AKA dorsal columns, the posterior columns refers to the posterior spinal cord, which contains ascending sensory pathways that carry information about tactile sensations and proprioception. In the medulla, the posterior columns will synapse and the information they carry will be passed to the medial lemniscus, which then proceeds to carry the information up to the thalamus.
Watch this 2-Minute Neuroscience video to learn more about the posterior columns-medial lemniscus pathway.
Sleep. Memory. Pleasure. Fear. Language. We experience these things every day, but how do our brains create them? Your Brain, Explained is a personal tour around your gray matter. Building on neuroscientist Marc Dingman’s popular YouTube series, 2-Minute Neuroscience, this is a friendly, engaging introduction to the human brain and its quirks using real-life examples and Dingman’s own, hand-drawn illustrations.
...a highly readable and accessible introduction to the operation of the brain and current issues in neuroscience... a wonderful introduction to the field. - Frank Amthor, PhD, Professor of Psychology, The University of Alabama at Birmingham, author, Neuroscience for Dummies
Reading like a collection of detective stories, Your Brain, Explained combines classic cases in the history of neurology with findings stemming from the latest techniques used to probe the brain’s secrets. - Stanley Finger, PhD, Professor Emeritus of Psychological & Brain Sciences, Washington University (St. Louis), author, Origins of Neuroscience
An informative, accessible and engaging book for anyone who has even the slightest interest in how the brain works, but doesn’t know where to begin. - Dean Burnett, PhD, author, Happy Brain and Idiot Brain
Dingman weaves classic studies with modern research into easily digestible sections, to provide an excellent primer on the rapidly advancing field of neuroscience. - Moheb Costandi, author, Neuroplasticity and 50 Human Brain Ideas You Really Need to Know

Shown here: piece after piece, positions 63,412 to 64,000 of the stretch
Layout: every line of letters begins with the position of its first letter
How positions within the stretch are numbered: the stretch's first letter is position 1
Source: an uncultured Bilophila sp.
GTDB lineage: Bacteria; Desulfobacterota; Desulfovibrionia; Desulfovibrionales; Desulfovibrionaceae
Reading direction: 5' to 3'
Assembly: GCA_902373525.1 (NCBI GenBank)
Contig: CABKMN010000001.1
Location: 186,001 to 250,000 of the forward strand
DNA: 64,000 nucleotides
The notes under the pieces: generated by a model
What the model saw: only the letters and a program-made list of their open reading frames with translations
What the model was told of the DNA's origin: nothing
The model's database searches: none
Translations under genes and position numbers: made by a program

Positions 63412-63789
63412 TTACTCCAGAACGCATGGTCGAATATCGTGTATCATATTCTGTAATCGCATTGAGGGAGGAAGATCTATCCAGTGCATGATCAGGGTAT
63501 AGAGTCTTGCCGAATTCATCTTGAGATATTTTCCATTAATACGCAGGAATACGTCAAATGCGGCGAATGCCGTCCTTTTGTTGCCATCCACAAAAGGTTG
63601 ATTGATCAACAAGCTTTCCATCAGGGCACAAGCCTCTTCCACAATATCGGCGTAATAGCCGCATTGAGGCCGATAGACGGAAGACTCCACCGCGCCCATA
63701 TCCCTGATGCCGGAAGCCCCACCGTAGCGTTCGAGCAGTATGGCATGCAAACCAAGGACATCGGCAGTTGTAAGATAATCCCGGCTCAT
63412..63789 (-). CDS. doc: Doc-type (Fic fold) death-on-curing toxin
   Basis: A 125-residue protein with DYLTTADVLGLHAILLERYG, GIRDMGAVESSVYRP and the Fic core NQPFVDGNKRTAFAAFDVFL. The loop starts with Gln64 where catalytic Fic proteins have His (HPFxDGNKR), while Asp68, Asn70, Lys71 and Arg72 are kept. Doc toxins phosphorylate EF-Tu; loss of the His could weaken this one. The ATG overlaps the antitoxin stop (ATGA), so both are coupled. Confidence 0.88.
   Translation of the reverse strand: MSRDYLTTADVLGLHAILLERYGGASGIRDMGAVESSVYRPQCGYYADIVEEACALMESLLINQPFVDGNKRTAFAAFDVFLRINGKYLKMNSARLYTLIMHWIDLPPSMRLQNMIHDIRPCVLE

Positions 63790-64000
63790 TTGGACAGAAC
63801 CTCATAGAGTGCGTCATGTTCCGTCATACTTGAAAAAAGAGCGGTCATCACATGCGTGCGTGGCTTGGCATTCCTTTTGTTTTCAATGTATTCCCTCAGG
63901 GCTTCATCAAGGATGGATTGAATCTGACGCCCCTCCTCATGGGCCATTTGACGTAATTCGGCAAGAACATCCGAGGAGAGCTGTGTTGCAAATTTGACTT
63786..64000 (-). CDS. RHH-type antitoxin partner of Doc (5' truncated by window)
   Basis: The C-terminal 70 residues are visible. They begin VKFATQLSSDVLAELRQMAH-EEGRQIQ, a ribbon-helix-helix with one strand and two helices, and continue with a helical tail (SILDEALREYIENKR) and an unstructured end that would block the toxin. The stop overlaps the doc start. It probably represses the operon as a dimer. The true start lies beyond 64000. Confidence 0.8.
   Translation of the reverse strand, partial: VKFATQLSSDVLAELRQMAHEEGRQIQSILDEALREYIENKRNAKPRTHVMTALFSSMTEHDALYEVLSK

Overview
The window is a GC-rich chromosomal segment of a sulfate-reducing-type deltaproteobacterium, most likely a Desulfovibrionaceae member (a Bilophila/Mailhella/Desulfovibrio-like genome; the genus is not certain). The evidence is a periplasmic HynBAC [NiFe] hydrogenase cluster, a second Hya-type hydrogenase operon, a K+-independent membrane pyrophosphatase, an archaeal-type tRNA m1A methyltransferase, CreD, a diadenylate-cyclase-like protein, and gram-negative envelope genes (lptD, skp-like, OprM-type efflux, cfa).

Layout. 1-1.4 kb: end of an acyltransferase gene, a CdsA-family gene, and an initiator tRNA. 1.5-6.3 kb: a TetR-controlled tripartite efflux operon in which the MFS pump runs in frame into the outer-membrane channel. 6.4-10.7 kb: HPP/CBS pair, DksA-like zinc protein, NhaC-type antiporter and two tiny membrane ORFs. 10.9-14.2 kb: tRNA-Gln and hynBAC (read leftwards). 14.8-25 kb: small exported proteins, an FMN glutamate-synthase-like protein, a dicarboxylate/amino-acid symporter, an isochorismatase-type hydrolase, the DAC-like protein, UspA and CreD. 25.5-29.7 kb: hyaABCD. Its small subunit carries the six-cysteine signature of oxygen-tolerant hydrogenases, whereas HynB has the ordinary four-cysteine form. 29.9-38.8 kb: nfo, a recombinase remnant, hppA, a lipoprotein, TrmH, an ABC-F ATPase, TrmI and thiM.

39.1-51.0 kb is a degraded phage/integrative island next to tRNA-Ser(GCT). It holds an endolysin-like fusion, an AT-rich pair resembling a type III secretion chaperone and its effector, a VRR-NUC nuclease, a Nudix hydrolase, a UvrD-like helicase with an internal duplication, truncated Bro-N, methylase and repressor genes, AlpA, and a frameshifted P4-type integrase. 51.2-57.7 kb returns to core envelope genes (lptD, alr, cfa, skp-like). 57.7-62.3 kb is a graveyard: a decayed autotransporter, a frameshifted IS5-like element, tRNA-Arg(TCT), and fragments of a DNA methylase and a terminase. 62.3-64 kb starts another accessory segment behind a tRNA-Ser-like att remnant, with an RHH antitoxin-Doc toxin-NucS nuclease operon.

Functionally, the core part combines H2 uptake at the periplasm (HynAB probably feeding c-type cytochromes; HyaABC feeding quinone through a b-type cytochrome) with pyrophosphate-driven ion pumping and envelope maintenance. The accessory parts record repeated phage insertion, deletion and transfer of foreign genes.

This book shows a whole other side of how brains work by examining the most
unusual behavior to emerge from the human brain. In it, you'll meet a woman
who is afraid to take a shower because she fears her body will slip down the
drain, a man who is convinced he is a cat, a woman who compulsively snacks on
cigarette ashes, and many other unusual cases. As uncommon as they are, each
of these cases has something important to teach us about everyday brain
Bizarre is a collection of stories of how the brain can create zombies, cult members, extra limbs, instant musicians, and overnight accents, to name a few of the mind-scratching cases. After reading this book, you will walk away with a greater appreciation for this bizarre organ. If you are a fan of Oliver Sacks' books, you're certain to be a fan of Dingman's Bizarre. - Allison M. Wilck, PhD, Researcher and Assistant Professor of Psychology, Eastern Mennonite University
Dingman brings the history of neuroscience back to life and weaves in contemporary ideas seamlessly. Readers will come along for the ride of a really interesting read and accidentally learn some neuroscience along the way. - Erin Kirschmann, PhD, Associate Professor of Psychology & Counseling, Immaculata University
A unique combination of storytelling and scientific explanation that appeals to the brain novice, the trained neuroscientist, and everyone in between. Dingman explores some of the most fascinating and mysterious expressions of human behavior in a style that is case study, dramatic novel, and introductory textbook all rolled into one. - Alison Kreisler, PhD, Neuroscience Instructor, California State University, San Marcos
Through case studies of both exceptional people as well as those with disorders, Bizarre takes us on a fascinating journey in which we learn more about what is going on in our skull. - William J. Ray, PhD, Emeritus Professor of Psychology, The Pennsylvania State University, author, Abnormal Psychology